Creative writing units are a great way for sixth-graders to use their imaginations to discover their voices as writers. Creative writing also provides an opportunity to learn about the elements of an effective story, particularly when students enter the revision process. A creative writing checklist that includes plot, setting and character development, as well as word choice and grammar, can help students become successful editors and evaluators of their work.

An Intriguing Chain of Events

An effective plot is one where the main character deals with a conflict. Fairy tales are a good example; "Cinderella" is about Cinderella getting to the ball, while "Jack and the Beanstalk" revolves around the complications of Jack's decision to trade his family's cow for magic beans. Likewise, students' stories should be anchored by a dilemma that causes the plot to unfold. They can think about what problems their characters are facing in their current draft, then revise to shape the story around finding a solution.

Assembling the Cast

Characterization is the way authors reveal their characters' attitudes and personality. These methods include descriptions of characters' thoughts, actions, behavior and appearance. Students can look through their drafts for examples of effective characterization as well as spots where they could develop their characters more. One way for students to get a stronger sense of their characters is to have them write a brief biography of the character, including his background, fears, likes and dislikes. For example, the main character might be a powerful superhero, but his fear of flight might keep him from using his abilities.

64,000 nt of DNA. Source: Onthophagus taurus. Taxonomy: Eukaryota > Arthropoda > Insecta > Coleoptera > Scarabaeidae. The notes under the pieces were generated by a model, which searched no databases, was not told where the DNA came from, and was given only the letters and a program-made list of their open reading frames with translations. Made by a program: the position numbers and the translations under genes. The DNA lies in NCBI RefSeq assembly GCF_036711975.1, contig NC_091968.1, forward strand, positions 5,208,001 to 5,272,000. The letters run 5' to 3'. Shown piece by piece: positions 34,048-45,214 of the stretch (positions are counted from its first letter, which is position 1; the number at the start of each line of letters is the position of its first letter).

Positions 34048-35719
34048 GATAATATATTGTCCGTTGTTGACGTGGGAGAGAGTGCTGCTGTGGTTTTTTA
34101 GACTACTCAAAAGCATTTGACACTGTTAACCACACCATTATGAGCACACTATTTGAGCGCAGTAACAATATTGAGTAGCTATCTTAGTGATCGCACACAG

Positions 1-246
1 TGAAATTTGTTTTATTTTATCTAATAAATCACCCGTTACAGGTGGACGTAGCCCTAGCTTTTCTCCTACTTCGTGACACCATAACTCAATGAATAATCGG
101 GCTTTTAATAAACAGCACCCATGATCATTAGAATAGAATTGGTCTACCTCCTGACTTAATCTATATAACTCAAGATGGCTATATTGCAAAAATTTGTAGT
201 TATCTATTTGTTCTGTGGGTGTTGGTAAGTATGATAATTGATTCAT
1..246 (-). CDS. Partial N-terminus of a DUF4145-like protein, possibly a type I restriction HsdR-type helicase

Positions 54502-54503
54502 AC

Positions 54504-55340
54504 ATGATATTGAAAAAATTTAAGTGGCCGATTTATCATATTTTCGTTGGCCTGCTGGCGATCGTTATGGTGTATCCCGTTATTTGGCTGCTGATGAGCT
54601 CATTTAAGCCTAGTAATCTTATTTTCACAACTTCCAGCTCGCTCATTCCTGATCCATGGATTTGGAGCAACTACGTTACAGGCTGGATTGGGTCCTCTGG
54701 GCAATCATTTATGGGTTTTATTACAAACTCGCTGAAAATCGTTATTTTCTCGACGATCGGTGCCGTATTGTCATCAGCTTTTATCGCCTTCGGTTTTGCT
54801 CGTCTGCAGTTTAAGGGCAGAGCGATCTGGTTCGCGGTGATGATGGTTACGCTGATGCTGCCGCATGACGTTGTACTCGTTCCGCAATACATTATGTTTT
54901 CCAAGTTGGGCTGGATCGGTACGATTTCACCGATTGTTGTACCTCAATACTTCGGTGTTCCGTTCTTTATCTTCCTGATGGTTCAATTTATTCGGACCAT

It's All in the Details

Without descriptions of settings, characters and conflict, stories are just a list of events. Readers need to enter the story's world and experience its sensory details and surroundings. San Diego Unified School District's literacy and history department states that good creative writing both entertains readers and gives them key information about the story. Students can read their story drafts and mark use of sensory descriptions with highlighters, then read them a second time and underline places where they need to show rather than tell. Then, they can rewrite these sentences to include the sensory details of the scene.

Radical Revision, Constant Consistency

If there are unresolved plot issues, underdeveloped characters and a lack of detail, the story may need "radical revision," or revision that goes deeper than simple grammar corrections. Since major changes made at the beginning of the story may affect its later events, the University of Missouri High School's creative writing guide suggests that students make sure that the entire story is consistent. For example, if a character is a blonde at the beginning, but magically becomes a brunette halfway through, the student will need to choose one hair color.

Dot the I's, Cross the T's

As a final project, many teachers have students produce final copies of their stories in book form or in a class anthology. The final draft is a great time to pay special attention to grammar, punctuation and especially word choice. Choosing the precise words to describe a situation or for a line of dialogue can make the difference between readers believing the story or finding it unrealistic. If your story takes place in a haunted house, words like "gloomy" and "decrepit" both describe the setting and create a mood through sound.

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